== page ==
“But we know that residents and businesses will still face daily disruption. Hundreds will see their homes demolished, and thousands more will be impacted by construction noise and up to 800 extra two-way lorry movements every day during busiest periods. We’d prefer the scheme wasn’t going ahead, but our priority now is to hold HS2 Ltd to account on its commitments and make sure it does everything possible to further reduce impacts on Camden.”

HS2 will start at London Euston, and trains will call at a new interchange at Old Oak Common before heading north through and often under the Chilterns, Oxfordshire and Warwickshire. The next stop will be at Birmingham Interchange, providing connections with the West Coast Main Line and Birmingham International Airport. East of central Birmingham a triangular junction will be built, allowing trains to turn right and head for a terminus at Birmingham Curzon Street, while other trains will be able to continue north as far as Lichfield, where a connection will be made with the existing West Coast Main Line.

Phase 1 is expected to open in 2026, while a further section known as Phase 2a is set to follow a year later which will extend high speed running to Crewe.

The rest of Phase 2 should open in 2033 and consist of two spurs. One will be between Crewe, Manchester Airport and Manchester Piccadilly, while the other will link the West Midlands with the East Midlands and Yorkshire, with connections in South Yorkshire and a terminus at Leeds.

Councillor Bob Sleigh, who is chair of the West Midlands Combined Authority, said: “This is the news that the West Midlands has been waiting for. HS2 is going to happen and we’re ready to capitalise fully on the opportunities it offers to transform places, create jobs and attract investment.

“Royal Assent is important because it makes HS2 an absolute reality and means the West Midlands can now fully deliver its HS2 ambitions. Those ambitions have a clear focus on jobs, apprenticeships, major investment at the two station sites in Solihull and Birmingham and millions of pounds of contract opportunities for West Midlands SMEs."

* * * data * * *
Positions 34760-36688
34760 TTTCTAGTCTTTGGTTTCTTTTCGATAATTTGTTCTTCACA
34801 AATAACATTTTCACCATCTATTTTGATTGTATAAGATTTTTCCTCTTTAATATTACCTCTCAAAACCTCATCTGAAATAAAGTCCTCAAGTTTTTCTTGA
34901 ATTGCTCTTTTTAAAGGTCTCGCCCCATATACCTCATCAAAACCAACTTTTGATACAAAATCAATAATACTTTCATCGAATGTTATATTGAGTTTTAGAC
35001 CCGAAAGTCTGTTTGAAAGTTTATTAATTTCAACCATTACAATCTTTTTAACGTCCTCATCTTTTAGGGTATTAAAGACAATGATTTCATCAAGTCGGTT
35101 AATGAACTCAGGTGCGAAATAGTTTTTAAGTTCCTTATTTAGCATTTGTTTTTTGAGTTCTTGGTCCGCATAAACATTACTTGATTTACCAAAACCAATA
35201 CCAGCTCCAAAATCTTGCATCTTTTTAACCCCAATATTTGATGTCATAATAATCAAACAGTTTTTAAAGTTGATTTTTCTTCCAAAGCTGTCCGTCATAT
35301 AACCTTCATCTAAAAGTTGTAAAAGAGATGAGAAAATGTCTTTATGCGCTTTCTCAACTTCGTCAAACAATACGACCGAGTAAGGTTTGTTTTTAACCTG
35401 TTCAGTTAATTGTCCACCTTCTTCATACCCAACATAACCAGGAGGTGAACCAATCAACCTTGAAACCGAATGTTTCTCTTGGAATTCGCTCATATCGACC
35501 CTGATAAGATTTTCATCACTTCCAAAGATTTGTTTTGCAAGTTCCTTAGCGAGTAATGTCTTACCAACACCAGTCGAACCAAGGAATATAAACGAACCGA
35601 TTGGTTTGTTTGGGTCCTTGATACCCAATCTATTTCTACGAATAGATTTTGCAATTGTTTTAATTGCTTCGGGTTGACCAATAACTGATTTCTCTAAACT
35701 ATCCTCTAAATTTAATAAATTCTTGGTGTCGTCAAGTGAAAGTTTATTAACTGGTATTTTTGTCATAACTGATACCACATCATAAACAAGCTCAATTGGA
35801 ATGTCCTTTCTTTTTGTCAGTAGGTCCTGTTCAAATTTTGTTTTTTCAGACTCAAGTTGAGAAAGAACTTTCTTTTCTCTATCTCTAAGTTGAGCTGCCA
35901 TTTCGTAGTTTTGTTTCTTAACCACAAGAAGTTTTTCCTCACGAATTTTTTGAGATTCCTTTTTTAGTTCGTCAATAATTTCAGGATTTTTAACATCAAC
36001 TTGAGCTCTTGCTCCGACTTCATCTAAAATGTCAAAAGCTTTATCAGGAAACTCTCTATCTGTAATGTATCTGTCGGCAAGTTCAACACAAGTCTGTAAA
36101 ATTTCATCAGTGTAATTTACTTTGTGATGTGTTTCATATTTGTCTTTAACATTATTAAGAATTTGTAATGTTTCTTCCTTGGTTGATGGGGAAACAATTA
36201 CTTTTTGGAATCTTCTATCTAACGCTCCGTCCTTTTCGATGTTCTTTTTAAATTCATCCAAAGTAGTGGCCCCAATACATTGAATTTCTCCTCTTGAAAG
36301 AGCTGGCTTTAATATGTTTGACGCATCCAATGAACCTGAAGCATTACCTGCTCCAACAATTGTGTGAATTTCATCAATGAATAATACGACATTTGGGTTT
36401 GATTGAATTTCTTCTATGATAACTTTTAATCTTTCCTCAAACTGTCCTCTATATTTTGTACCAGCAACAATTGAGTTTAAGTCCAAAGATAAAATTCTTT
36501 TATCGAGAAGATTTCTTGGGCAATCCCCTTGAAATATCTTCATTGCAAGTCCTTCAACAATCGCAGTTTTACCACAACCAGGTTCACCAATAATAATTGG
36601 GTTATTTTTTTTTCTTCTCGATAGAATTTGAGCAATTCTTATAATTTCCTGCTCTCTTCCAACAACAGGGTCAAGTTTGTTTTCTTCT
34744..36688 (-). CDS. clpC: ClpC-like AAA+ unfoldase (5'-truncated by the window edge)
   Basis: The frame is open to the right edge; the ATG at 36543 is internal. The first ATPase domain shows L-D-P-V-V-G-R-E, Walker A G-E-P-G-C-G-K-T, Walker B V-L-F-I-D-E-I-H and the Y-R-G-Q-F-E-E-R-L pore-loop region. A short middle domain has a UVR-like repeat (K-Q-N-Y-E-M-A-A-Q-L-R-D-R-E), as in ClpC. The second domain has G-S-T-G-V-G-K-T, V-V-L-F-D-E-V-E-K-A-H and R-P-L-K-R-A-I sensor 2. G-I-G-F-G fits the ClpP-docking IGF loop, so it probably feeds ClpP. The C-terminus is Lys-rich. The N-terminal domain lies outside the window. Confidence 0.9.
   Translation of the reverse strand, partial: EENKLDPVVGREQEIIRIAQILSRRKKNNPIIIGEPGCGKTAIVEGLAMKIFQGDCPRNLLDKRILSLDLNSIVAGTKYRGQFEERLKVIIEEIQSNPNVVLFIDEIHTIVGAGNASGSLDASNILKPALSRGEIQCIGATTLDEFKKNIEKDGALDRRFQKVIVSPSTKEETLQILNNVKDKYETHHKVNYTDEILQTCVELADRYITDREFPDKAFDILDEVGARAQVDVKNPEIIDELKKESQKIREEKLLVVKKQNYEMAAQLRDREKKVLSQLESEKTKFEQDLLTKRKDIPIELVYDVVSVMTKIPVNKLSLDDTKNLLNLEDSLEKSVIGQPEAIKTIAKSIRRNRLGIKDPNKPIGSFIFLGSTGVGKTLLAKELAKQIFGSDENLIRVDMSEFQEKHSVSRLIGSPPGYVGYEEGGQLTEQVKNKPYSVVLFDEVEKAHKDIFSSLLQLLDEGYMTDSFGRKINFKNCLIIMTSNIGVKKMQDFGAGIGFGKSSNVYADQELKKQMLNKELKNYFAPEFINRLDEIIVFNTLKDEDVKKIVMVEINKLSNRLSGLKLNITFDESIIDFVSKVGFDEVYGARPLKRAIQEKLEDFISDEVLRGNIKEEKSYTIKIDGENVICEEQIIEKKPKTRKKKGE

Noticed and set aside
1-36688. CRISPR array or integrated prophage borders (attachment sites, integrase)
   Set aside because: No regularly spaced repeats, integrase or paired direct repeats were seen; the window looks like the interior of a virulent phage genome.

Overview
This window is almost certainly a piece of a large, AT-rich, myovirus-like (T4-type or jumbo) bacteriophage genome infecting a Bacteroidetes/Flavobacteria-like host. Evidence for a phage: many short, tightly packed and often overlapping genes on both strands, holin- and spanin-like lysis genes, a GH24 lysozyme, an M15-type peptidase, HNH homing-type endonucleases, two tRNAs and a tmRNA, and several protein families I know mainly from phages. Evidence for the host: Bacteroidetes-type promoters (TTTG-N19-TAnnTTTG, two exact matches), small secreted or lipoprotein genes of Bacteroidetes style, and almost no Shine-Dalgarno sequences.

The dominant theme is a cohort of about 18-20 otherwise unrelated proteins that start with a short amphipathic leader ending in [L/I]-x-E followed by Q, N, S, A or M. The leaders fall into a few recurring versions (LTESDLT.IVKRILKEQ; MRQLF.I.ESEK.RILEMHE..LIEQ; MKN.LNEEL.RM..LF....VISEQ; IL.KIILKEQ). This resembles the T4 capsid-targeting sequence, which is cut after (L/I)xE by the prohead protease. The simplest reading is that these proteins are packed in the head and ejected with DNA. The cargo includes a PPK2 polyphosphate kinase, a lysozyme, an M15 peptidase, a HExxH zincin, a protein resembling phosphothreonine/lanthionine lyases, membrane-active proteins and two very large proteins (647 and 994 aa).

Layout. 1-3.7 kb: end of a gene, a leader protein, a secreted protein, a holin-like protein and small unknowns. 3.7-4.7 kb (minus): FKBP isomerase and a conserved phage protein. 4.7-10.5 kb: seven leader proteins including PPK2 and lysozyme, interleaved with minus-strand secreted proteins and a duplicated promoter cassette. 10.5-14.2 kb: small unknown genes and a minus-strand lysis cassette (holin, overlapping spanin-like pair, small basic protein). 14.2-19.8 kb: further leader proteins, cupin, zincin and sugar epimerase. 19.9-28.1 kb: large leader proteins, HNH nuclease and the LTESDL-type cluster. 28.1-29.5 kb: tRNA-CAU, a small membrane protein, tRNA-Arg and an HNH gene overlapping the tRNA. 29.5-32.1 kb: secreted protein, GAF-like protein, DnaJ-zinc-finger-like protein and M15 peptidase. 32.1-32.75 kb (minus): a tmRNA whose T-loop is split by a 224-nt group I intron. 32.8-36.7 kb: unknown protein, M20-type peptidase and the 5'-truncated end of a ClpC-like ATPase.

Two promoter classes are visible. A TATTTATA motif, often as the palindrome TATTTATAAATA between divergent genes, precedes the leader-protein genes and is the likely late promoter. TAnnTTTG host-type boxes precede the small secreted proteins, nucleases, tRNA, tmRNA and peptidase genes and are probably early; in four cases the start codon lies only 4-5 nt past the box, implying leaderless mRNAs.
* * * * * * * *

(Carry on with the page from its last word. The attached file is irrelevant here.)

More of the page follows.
The process of procuring the first fleet of trains for HS2 has already begun, and a briefing for potential suppliers will take place on 27 March.

One contender to build Britain’s first domestic High Speed train fleet is Siemens.

The company's bid director for rolling stock Jo Hensher said: "Siemens is delighted that the HS2 Bill has gained Royal Assent.

“Royal Assent also gives companies like Siemens the confidence to make the necessary investments in their local supply chains and skills base to make HS2 happen. Siemens is committed to working with British suppliers and we currently support over  56,000 UK jobs through our UK supply chain. In fact, since the start of 2016 Siemens has spent almost £1.4bn in the UK supply chain of which around £300m was rail-related expenditure.

“HS2 is also a fantastic opportunity to attract more young people into the rail industry and to expand apprenticeship training. With over 500 apprentices in training, Siemens believes that apprenticeships are a great way to tackle engineering skills shortages in the UK.”

Reader Comments:

Views expressed in submitted comments are that of the author, and not necessarily shared by Railnews.

  • david c smith, Bletchley

    I agree , Mike, as far as infrastructure is concerned - this is part of the country's fabric, which along with roads, etc. needs a coordinated approach, preferably in a cost- effective manner and with proper accountability ( hopefully not via Whitehall !).

    But , as someone who lived throughoout the BR era, I appreciate the big improvements since privatisation . I hope we can move from "one size fits all" franchising of passenger operations to a "horses for courses"approach. In particular, commuter type operations with captive markets to have local directly elected managements, whilst longer distance intercity / cross country services provided by competing open-access operators.